McClean Lake Mill on standby for lack of ore
Just before Christmas 140 workers at Areva's McLean Lake uranium mill in Saskatchewan got a holiday greeting they'd been dreading for some time. The firm announced plans to lay off 140 workers in 2010 because of a lack of ore from Cameco's Cigar Lake mine which has flooding problems. Areva employs 270 workers at McClean Lake. Operations at Cigar Lake ceased due to flooding in late 2008.
Alun Richards, a spokesman for Areva, said the mill will wind down its operations by July 2010 processing stockpiled ore with production estimated to be 1.86 million pounds. The mill produced 3.2 million pounds U3O8 in 2008.
Richards said the McClean lake mill is the only facility in Canada that can process high grade ore up to 30% U3O8. He said the same quality of ore will come from Cameco’s Cigar Lake mine assuming it re-starts underground mining operations. He added that market conditions will also be a factor in when the mine and the mill get back in business.
Typically, putting a mill into “care and maintenance” means everyone goes home except a night watchman. In this case, the company is retaining a third of the workforce and processing ore for the next six months. This looks a lot more like a cost saving measure because the price of uranium is stuck in the $43 range. According to Ux Consulting, the price published on its web site for Jan 18, 2010, was $43.50 on the spot market. The same chart shows the price was $54/lb in Nov 2008.
For the same reasons, Areva will take its time pursuing permits for the Midwest and Caribou projects. Richards said Areva is in no hurry to bring these properties into production due to the low price of uranium. "We're not in a rush for them," he said.
Areva has a 37% stake in the Cigar Lake mine and a 70% stake in the mill. Denison Mining owns another 22.5% of the mill. The Cigar Lake mine is expected to take up to a year to be ready to re-start production.
Strateco sets production date for 2013 at Matoush mine in Quebec
Strateco Resources (RCS:TO), which has spent C$55 million so far on its Matousch uranium project in Quebec's Otish Mountains, said it expects to begin production at the underground mine in 2013. Guy Hebert, CEO, said a 2009 NI 43-101 report, the third in a series, indicates the company can expect to product 2 million pounds of uranium a year for at least ten years.
He added that the ore is 18% U3O8 and that achieving a long term objective of producing 60 million pounds is within the company's plans. Herbert said the mine has "one of the highest grades outside of the Athabasca basin."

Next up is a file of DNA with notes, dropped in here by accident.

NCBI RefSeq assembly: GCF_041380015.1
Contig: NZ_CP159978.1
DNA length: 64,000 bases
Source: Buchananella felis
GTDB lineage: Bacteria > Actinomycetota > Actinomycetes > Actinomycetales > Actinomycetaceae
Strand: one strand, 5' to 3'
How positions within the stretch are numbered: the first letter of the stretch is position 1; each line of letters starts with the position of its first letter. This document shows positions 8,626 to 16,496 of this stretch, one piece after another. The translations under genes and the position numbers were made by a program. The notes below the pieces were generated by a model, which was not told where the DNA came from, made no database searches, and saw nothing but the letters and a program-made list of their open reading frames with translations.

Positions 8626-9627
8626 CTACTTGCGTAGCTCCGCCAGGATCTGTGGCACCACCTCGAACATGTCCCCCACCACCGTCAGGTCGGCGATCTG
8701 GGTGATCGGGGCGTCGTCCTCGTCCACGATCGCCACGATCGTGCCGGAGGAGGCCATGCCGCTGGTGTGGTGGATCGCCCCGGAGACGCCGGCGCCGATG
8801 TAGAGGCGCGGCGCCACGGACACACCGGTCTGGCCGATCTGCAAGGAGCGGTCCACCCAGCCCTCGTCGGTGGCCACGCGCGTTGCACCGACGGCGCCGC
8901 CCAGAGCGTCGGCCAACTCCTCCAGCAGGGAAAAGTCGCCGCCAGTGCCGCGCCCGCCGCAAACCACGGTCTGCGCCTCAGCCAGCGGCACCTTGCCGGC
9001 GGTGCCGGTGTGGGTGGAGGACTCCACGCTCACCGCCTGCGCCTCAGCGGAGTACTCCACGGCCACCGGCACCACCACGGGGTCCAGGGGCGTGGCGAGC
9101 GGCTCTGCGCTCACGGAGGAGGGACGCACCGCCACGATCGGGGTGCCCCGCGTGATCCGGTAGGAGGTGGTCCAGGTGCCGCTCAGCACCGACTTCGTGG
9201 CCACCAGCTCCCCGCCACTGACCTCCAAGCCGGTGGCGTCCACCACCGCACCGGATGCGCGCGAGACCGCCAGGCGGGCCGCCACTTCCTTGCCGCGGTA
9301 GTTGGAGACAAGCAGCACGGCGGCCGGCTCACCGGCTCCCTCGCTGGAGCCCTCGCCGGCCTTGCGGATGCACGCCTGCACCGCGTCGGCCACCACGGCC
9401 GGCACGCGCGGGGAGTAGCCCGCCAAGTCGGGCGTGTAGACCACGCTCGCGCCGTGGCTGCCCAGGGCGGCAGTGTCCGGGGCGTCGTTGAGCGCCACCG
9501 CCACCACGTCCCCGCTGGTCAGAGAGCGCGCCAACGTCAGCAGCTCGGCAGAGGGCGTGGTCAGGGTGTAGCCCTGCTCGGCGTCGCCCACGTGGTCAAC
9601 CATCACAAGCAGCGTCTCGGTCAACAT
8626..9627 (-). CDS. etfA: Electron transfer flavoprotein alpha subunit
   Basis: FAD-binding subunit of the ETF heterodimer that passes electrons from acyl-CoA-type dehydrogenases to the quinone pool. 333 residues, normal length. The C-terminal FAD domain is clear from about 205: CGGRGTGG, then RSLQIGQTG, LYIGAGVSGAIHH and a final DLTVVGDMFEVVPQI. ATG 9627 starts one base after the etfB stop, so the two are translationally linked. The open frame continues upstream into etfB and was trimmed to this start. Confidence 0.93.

An environmental impact statement, and license application for the mine were filed with regulatory agencies, including the Canadian Nuclear Safety Commission (CNSC), in November 2009. Herbert said the firm will spend another $27 million in 2010 related to development of the mine and clearing regulatory milestones.
The property was first explored by a German firm in 1984 which drilled 20 holes. No production ever took place due to low prices for uranium. Strateco acquired the property in 2006.
The Matoush mine is the only new mine nearing a production date in Quebec. Other new uranium mines in Canada under review at the CNSC include Cameco's Millenium and Areva's Shea Creek mines in Saskatchewan; Arerva's Kiggavik mine in Nunavut; and, Pele Mountain Resources in Labrador.
Key issues for all of these mines are environmental assessments and consultation with aboriginal groups. The major barrier to success will be to overcome political protests to uranium mining.
Abitex advances Otish Mountains mine exploration at two sites
Abitex (ABE:V) CEO Yves Rougeire is a busy guy. He said next month his firm expects to publish an NI 43-101 report on its Lavoie property in the Otish Mountains of Quebec. The company is also completing assay work on its Epsilon property 15 miles away. Both properties are about 50 miles east of Strateco's Matoush mine.
Drillings results in 2009 from the Lavoie property show high grade intercepts at 4.9% U3O8 over 600 meters. The firm is preparing to drill holes over another 1,000 meters to verify historical exploration from 1983. A predecessor to Cogema, now Areva, explored the area, but did not develop it.
Rougeire also said that as much as 20% of the value of the mine may come from other minerals including gold, silver, and lead.
# # #